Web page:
We know this blog is about gardening, or growing your food, but there are other ways to get food from the Earth. For example- foraging!!
Mushrooms grow all over the great state of Maine and once you learn the basics, it can be pretty easy to get in the habit of collecting your own mushrooms to cook into delicious meals. While we recommend doing more research, here are some basic things to know to get you started.
SEASON- The best time to forage in Maine is the fall, around September and October, according to David Porter, a mycology (fungi) specialist.
CONDITIONS- Porter also says that the best places to find mushrooms are in a soggy forest. So your best bet on Colby’s campus would be to head into the Arboretum after a good rainstorm when the mushrooms have been soaked for a while. Mushrooms in Maine love to grow on and/or under Eastern Hemlock, Eastern White Pine, Birch, Maple, Aspen, Balsam Fir (Christmas trees), and Spruce trees.
CAUTIONS- Some mushrooms, even in Maine can be fatal to humans if consumed. Don’t eat a mushroom unless you are sure of it’s type! Also, make sure to check if its poisonous in your geographic location. The lilac brown bolete is usually listed as edible, but in Maine there are instances of it being poisonous. Avoid picking “little brown mushrooms!”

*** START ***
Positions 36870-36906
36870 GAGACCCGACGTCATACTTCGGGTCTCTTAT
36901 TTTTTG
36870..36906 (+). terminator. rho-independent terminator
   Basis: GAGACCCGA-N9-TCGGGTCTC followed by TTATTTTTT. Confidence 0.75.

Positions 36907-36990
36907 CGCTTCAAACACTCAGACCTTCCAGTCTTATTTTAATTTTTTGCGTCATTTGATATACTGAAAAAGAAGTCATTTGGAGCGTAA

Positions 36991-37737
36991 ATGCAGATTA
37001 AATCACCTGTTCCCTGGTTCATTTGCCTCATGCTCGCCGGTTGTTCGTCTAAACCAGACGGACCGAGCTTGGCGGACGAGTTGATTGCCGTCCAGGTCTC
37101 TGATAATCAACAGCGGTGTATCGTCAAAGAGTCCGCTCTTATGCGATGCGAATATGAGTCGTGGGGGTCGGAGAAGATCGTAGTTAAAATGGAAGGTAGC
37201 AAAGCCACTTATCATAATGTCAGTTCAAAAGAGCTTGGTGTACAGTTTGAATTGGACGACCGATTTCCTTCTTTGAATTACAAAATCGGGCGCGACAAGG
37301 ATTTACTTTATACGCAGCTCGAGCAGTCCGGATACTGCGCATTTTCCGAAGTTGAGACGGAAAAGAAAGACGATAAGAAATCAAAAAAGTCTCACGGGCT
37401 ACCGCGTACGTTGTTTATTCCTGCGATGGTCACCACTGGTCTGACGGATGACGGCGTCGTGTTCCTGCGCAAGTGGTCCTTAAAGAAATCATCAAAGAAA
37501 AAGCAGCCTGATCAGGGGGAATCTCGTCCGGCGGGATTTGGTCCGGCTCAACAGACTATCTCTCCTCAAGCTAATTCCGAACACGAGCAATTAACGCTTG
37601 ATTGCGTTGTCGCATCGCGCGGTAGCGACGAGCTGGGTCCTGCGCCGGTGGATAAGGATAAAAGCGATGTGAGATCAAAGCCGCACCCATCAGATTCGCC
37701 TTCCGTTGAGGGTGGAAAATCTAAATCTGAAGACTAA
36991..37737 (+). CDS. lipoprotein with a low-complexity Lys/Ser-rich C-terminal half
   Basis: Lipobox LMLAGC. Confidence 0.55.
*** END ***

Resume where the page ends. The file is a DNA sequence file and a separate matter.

THE BEST KINDS- While there are hundreds of options of mushrooms to forage for in Maine, we’ve collected some of the most common to find and common to cook with. Here are some pictures to give you an idea of what to look for.
- Black Trumpet
- Puff Balls
- Chicken of the Woods
Is it edible? The practical science of mushroom foraging in Maine